The U.S.-born archbishop tapped by Pope Francis to help find new bishops said a good candidate is "a pastor, capable of being close to the members of the community, starting with the priests for whom the bishop is father and brother."
He must be able "to live this closeness to all, without excluding anyone," said Archbishop Robert F. Prevost, 67, who took the helm at the Dicastery for Bishops in mid-April.
The archbishop, who was born in Chicago, had served as bishop of Chiclayo, Peru, for more than eight years before being appointed head of the office that vets candidates to lead most of the Latin-rite dioceses around the world.
In an interview published May 4 by Vatican News, Archbishop Prevost said that while nuncios around the world already are asked to consult with some laypeople when identifying potential candidates to serve as bishops, that consultation should expand.
"We had an interesting reflection among the members of the dicastery on this issue," he said. Because a bishop is called to serve an entire diocese, not just the priests, "listening to the people of God is also important."
"If a candidate is not known by anyone among his people, it is difficult -- not impossible, but difficult -- for him to truly become pastor of a community, of a local church. So, it is important that the process is a little more open to listening to different members of the community," the archbishop said.
"This does not mean that local church chooses its pastor, as if being called to be a bishop was the result of a democratic vote," he said. "A much broader view is needed, and the apostolic nunciatures help a lot in this. I believe that little by little we need to open up more, to listen a little more to the religious (and) the laity."
A good bishop, he said, does not "give in to the temptation to live isolated, separated in a palace, satisfied with a certain social level or a certain level within the church."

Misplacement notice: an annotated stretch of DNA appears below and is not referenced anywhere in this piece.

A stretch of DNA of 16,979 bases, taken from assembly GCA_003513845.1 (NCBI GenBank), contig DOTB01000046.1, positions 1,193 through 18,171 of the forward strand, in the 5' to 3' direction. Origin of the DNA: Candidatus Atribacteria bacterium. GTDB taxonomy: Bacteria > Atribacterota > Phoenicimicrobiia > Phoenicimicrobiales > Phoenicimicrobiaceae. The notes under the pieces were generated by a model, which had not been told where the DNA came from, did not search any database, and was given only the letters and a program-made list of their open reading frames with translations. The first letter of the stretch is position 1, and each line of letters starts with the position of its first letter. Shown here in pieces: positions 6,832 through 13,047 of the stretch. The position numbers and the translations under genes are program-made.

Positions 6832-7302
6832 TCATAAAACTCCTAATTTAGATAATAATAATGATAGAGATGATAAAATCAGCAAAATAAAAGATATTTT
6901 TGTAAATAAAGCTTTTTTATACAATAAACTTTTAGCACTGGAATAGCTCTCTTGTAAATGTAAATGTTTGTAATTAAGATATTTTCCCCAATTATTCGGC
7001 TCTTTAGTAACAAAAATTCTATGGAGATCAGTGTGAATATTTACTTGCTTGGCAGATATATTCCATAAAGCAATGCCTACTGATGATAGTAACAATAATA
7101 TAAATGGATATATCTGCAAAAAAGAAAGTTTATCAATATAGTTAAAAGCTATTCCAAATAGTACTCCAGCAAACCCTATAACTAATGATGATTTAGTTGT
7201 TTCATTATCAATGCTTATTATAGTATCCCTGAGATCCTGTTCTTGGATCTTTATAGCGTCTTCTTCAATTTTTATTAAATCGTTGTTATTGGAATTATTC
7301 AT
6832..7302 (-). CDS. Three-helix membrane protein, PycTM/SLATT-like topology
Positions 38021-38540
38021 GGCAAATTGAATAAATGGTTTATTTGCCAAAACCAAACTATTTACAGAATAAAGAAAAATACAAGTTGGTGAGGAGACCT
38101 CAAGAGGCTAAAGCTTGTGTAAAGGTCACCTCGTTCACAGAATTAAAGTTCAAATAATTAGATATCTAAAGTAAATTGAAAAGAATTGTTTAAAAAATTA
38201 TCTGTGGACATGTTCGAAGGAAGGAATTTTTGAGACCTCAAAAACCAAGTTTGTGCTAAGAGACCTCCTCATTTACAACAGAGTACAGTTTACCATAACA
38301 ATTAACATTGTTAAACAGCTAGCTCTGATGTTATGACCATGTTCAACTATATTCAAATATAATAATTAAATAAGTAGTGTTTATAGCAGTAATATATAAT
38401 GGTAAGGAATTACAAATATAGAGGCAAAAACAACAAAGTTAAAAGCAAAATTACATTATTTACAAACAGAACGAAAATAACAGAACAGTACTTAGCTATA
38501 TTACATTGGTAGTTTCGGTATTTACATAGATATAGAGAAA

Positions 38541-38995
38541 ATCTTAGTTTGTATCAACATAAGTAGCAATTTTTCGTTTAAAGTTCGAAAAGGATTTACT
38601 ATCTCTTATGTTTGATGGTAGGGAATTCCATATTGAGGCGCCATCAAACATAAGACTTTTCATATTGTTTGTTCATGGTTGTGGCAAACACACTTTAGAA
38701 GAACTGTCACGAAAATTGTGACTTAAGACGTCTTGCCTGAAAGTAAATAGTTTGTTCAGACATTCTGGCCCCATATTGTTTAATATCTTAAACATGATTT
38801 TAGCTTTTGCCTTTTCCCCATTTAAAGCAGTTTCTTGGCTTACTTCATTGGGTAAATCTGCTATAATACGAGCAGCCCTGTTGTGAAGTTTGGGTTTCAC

"And we must not hide behind an idea of authority that no longer makes sense today," Archbishop Prevost said. "The authority we have is to serve, to accompany priests, to be pastors and teachers."
"We are often preoccupied with teaching doctrine, the way of living our faith, but we risk forgetting that our first task is to teach what it means to know Jesus Christ and to bear witness to our closeness to the Lord," he said. "This comes first: to communicate the beauty of the faith, the beauty and joy of knowing Jesus. It means that we ourselves are living it and sharing this experience."
Bishops, he said, also have a special mission of promoting the unity of the church.
The three words that are part of the theme of the ongoing synod on synodality -- participation, communion and mission -- describe a bishop's role in the church, he said.
"The bishop is called to this charism, to live the spirit of communion, to promote unity in the church, unity with the pope," the archbishop said. That is part of being Catholic, "because without Peter, where is the church? Jesus prayed for this at the Last Supper, 'That all may be one,' and it is this unity that we wish to see in the church."
"The lack of unity is a wound that the church suffers, a very painful one," he said. "Divisions and polemics in the church do not help anything. We bishops especially must accelerate this movement toward unity, toward communion in the church."